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Meadow Vole

Meadow voles occur throughout most of the northern and eastern United States and Canada in low wetlands, open grasslands, and orchards.

 Meadow Vole

Meadow Vole

Meadow voles are most active above the ground, as evidenced by surface trails often littered with droppings and grass cuttings in the ground vegetation where they live. They sometimes live underground where the soil has been cultivated or where a burrow system is already present.

The pine vole is a stocky little rodent with a blunt nose, short legs, and a tail that is shorter than the head-and-body length. Adult meadow voles are larger than pine voles, have longer tails, and have dark brown fur. A number of other physical, social, and ecological differences distinguish these two species.The Meadow Vole, or “Field Mouse,” is a small, common rodent that lives in grassy fields, woodland, marshes, and along lakes and rivers.It is five to seven inches long, counting the tail, and usually weighs only and ounce or two. Meadow Voles’ color can vary from yellowish-brown to reddish-brown to blackish-brown. They are normally gray on their underparts.

Habits: Meadow Voles make nests in clumps of grass, using materials such as dry grass, sedges, and weeds. From their nests, they build “runways,” like tunnels beneath the grass and plants.Meadow Voles are most active at night during the Summer, and during the day if its Winter. They are less active when there’s a full moon.Meadow Voles breed frequently.

Meadow Voles live a year to a year and a half.Meadow Voles’ diet includes many things, including grasses, sedges, seeds, flowers, leaves, roots of shrubs and small trees, bark, tubers, bulbs, and sometimes insects.Some of Meadow Voles’ favorites, besides grasses, are clover and plantain. These animals can eat their weight daily.Meadow Voles do not hibernate, and they do not usually store food.

They eat constantly. Voles concentrate on green vegetation in the Summer, and switch to mostly grains and seeds in Fall.While Meadow Voles use mostly runways, they also build systems of burrows. They are good diggers, as well as good swimmers. If a vole feels threatened, it will stamp its hindfeet, much like a rabbit. Meadow Voles normally only make noise in order to threaten another vole. Female voles are very territorial.

Life cycle:Many vole populations are cyclic. In North America, population peaks occur about every three to four years.These are not necessarily regular cycles, nor do they usually involve spectacular population explosions.Occasionally, population explosions last about a year before the population crashes. Several factors contribute to this potential for dramatic population increases: voles do not hibernate; females become reproductively active at a very young age (35 to 40 days); voles can give birth to a litter of three to six young every 21 days after the first litter. If the habitat provides protection from predatorsand high protein food sources exist, populations can reach devastating levels in a short period of time.Vegetation greater than 6 inches in height, snow cover, brush piles, leaves, and low-hanging limbs all provide excellent habitat protection. If there is good cover and high-quality food available during the growth period of the population, predators cannot keep up with the popu- lation growth and economic damage can occur.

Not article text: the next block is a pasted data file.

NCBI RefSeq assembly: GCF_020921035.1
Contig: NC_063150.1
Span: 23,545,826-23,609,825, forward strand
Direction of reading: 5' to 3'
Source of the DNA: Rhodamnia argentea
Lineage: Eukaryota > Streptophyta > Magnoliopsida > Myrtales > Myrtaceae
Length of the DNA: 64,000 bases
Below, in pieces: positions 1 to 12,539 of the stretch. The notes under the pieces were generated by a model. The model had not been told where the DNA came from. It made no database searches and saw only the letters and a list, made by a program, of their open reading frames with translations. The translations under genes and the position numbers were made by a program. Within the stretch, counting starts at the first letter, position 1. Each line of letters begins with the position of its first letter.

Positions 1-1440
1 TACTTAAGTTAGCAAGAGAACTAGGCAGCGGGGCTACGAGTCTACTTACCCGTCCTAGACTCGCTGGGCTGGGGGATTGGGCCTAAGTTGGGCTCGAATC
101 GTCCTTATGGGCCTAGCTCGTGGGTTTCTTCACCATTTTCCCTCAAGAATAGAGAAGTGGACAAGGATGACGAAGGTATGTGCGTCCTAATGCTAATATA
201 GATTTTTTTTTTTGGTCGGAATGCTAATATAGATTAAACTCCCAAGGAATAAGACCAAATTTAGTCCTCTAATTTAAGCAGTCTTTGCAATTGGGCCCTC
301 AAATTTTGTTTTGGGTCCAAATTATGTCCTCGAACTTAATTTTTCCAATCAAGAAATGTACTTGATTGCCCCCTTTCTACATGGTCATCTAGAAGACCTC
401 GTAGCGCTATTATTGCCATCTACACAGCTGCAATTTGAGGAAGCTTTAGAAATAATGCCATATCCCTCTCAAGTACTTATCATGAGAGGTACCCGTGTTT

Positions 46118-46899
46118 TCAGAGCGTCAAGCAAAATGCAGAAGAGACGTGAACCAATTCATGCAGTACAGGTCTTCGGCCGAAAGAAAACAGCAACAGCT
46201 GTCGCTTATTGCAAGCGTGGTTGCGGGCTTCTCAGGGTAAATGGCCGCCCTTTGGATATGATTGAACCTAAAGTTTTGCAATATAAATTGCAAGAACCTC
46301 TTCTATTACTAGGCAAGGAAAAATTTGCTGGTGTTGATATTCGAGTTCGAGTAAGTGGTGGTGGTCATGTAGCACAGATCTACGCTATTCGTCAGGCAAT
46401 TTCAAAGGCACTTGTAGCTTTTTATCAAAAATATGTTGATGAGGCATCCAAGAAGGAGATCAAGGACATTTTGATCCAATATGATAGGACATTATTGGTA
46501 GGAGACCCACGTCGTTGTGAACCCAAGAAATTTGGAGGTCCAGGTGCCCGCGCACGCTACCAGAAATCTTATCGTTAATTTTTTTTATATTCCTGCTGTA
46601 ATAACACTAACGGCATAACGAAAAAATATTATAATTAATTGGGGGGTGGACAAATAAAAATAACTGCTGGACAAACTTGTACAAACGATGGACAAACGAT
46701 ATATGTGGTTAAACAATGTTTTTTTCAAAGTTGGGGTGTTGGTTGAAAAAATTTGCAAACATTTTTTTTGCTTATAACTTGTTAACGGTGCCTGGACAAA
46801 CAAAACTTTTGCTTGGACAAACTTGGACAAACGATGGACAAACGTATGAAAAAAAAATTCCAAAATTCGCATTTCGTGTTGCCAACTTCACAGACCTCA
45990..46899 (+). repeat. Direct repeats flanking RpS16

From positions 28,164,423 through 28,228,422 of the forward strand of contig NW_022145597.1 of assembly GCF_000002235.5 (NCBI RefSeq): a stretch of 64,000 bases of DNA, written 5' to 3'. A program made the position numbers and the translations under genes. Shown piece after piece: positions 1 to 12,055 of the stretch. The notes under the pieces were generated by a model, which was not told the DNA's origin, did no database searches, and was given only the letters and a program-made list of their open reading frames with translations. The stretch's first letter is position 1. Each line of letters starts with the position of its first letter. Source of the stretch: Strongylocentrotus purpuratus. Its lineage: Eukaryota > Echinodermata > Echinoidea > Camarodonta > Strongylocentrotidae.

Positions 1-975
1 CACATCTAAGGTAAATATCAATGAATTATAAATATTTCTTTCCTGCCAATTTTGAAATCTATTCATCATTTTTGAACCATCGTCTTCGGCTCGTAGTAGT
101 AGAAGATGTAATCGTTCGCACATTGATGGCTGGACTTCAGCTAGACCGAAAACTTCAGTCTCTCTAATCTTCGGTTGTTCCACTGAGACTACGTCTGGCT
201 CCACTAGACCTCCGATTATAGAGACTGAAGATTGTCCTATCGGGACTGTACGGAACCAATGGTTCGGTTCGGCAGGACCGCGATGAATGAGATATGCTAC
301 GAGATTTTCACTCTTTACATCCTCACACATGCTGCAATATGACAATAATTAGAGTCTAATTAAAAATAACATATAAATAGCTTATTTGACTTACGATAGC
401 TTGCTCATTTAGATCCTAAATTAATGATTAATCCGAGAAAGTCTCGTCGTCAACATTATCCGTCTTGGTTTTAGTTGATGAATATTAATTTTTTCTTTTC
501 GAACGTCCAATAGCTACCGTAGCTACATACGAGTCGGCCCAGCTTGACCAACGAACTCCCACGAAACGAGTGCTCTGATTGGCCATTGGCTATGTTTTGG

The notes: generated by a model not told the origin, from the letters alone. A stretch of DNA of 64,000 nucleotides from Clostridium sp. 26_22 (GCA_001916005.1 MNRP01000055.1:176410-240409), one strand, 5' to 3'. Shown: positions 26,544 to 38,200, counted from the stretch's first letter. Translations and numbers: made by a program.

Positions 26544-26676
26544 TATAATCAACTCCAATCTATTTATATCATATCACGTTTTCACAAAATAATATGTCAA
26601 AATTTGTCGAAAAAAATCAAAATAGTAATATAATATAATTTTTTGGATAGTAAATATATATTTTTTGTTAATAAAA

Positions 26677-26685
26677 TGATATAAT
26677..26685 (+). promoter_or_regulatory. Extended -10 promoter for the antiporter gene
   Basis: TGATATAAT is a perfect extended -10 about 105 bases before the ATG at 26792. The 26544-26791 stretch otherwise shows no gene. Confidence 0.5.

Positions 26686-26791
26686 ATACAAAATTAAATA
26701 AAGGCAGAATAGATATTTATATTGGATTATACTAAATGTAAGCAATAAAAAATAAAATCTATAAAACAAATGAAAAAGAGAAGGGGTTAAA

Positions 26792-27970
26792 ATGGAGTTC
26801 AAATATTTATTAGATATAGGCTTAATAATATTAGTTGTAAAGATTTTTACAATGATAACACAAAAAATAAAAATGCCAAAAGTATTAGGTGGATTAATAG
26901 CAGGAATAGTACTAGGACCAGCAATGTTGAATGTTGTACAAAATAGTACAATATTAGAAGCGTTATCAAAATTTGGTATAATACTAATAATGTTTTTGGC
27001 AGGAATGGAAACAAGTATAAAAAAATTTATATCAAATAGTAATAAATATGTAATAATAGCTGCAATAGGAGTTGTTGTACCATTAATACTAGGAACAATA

Damages:Signs found at the scene will help you identify the species causing damage. Prairie and meadow voles leave characteristic surface runways that are visible after snowmelt . The runways consist of closely clipped vegetation, about 1 to 2 inches wide. Small holes lead to underground runways and nesting areas. Pine voles have extensive underground burrow systems, and spend little time above the leaf litter and ground cover layer. Damage that is primarily underground (versus aboveground), coupled with the absence of surface runway systems, typically is caused by pine voles.

 Meadow Vole

Meadow Vole

Voles usually damage woody plants during late fall through early spring. Voles tunnel through snow, and may gnaw on trees and shrubs up to the height that snow accumulates. Individual tooth marks may be visible on the wood after winter vole damage. The gnawing marks left by voles will be irregular in appearance and at various angles. In contrast, rabbits leave tooth marks that are about ⅛-inch wide and very regular. Pine voles, and occasionally meadow and prairie voles, tunnel belowground and feed on roots of trees and shrubs.

Control: Voles don’t always cause significant damage to property. Populations of voles, however, can increase quickly and be cause for concern. Generally, a direct relationship exists between populations of voles and the expected overall level of damage. Before undertaking control, consider the extent of the problem in relation to the cost of control. For example, a few voles could damage a highly valued tree or flower bed and warrant control. At other times, they may go virtually unnoticed, making control unnecessary.

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